Symphony No.5 in F, Op.76
Symphony No.6 in D, Op.60
Scherzo capriccioso, Op.66
The Heros Song, Op.111
BBC Symphony Orchestra
Symphony No.6 recorded in the Royal Festival Hall, London, on 21 May 1999; other works recorded 21-25 March 2006 in Studio No.1, Maida Vale, London
Reviewed by: Colin Anderson
Reviewed: February 2007
CD No: WARNER CLASSICS
2564 63235-2 (2 CDs)
Duration: 2 hours
Dvořák is of course a regular presence in concert halls and ‘on record’, but it’s usually the same pieces! Wonderful though they are, it’s good to find space being given to the Fifth and Sixth Symphonies: both are masterpieces.
The first of these CDs (Symphony No.5, Scherzo capriccioso, and The Hero’s Song), 78 minutes in length, was recorded in March 2006 in the BBC Symphony Orchestra’s Maida Vale home between the announcement that Jiří Bělohlávek would be the next Chief Conductor of this orchestra and his actual taking up of the appointment (in September of that year).
Bělohlávek’s scrupulous unfolding of the F major work reveals so much that is wonderful about it: whether pastoral, bucolic, heartfelt, dancing or dramatic. Sure of its purpose and beguiling in detail, Bělohlávek speaks Dvořák’s language innately and has secured a performance that is vital and refined. Add to this quite superb sound-quality – Studio No.1 allowed to be its immediate and uncoloured self – and you have a winning and persuasive account of music that really should be played more often.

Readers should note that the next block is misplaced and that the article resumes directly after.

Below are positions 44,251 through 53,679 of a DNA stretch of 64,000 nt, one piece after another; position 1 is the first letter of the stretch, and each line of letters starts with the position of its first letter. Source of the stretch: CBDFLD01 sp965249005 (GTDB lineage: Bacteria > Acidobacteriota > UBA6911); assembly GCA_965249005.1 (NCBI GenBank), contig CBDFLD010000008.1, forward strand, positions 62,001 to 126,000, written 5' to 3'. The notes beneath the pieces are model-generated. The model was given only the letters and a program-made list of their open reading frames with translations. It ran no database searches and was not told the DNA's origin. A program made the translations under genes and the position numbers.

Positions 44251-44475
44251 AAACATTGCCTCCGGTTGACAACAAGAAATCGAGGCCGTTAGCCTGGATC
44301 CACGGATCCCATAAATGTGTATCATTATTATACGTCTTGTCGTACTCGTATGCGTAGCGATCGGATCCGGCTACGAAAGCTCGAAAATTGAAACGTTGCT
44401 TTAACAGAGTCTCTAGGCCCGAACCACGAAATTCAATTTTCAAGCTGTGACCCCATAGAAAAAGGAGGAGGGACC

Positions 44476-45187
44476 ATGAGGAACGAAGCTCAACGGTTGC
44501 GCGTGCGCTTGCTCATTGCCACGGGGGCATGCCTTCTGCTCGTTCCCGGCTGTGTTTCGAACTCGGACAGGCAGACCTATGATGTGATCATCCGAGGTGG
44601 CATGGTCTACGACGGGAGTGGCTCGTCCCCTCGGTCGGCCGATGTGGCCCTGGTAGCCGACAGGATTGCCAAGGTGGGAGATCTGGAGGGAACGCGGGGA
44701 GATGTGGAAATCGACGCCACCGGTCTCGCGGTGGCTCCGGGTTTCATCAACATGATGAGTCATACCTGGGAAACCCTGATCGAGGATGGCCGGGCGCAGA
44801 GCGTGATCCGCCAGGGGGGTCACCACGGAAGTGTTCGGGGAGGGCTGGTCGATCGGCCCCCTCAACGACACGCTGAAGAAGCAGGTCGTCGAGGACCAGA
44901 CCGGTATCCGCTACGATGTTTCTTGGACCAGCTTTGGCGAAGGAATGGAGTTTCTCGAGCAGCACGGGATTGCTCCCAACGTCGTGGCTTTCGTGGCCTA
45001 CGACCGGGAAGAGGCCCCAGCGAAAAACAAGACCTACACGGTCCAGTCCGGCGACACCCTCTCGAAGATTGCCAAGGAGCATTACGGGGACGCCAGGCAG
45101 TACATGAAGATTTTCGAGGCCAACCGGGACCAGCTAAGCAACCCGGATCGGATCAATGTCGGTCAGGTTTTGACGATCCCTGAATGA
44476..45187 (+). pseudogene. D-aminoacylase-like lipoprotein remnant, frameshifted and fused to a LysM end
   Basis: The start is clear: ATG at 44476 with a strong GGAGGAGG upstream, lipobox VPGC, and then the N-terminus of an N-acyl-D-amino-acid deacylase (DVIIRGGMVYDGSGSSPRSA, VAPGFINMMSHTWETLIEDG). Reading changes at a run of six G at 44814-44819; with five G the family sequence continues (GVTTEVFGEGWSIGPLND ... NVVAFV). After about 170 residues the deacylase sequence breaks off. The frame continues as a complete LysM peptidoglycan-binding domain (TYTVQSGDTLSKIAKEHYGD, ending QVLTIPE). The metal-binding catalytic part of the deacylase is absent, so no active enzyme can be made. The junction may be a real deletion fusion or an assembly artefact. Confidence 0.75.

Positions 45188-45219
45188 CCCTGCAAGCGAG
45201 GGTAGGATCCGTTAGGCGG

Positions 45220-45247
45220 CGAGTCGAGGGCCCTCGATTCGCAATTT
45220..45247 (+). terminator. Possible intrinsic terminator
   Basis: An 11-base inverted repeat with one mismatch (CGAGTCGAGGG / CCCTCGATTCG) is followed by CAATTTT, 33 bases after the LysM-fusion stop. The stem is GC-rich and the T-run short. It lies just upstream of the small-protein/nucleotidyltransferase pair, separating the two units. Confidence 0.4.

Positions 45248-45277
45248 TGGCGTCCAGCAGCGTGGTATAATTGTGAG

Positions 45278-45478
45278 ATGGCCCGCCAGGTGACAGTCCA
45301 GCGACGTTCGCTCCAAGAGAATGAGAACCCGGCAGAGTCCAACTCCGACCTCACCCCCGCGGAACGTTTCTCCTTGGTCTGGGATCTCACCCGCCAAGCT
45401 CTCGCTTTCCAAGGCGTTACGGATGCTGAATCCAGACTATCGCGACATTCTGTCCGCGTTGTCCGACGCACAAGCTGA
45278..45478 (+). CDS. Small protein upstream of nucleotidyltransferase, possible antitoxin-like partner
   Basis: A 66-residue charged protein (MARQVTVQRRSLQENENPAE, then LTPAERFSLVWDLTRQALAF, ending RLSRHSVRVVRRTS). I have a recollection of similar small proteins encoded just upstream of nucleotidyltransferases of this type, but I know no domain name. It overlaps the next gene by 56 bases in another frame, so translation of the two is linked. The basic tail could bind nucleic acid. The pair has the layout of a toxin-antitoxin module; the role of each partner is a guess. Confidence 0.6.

Scherzo capriccioso is given a deft account, one that melts to the soulful ‘trio’, here not indulged but given with due pathos, Bělohlávek observing the important repeat that is a timely delay to ‘Slavonic Dance’ exuberance. The Hero’s Song is amongst Dvořák’s rarest works (it was also his last orchestral piece). Mahler, no less, conducted the first performance, in Vienna in December 1898). Lasting around 20 minutes, The Hero’s Song shows no falling away of the composer’s invention; suggestive and fantastical, it may not have immediate appeal (in the way that Dvořák’s most popular works undoubtedly do) but it is a fascinating piece centred on a ‘hero’ and nationalism while also being universal, there being no specific programme. In his booklet note, Patrick Lambert reveals that Mahler was “thrilled” by Dvořák’s work. Certainly it is music that reveals secrets over several listens, and this account of it is one to return to.
The Sixth Symphony was recorded at a London concert in 1999 and was once available as the cover disc on “BBC Music Magazine”. It’s good to have this performance more permanently available, and it sounds good, too, a smidgen of reverb added – as habitués of the (old) Royal Festival Hall will no doubt agree.
Finding a tad more fire and spontaneity than in the studio versions on the first CD, this with-audience account of the Sixth delves beyond the ‘song and dance’ aspects and confirms the individuality of Dvořák’s glorious writing. Bělohlávek passes over the repeat of the first movement’s exposition (he doesn’t in the Fifth) and leads a taut but pliable reading that satisfies Dvořák’s very particular expression as well as its direction. The scherzo is especially exuberant and the finale has vigour right through to the triumphant closing bars.
A handsome collection, then, devoted to a composer that doesn’t need to be better known – but some of his creations do!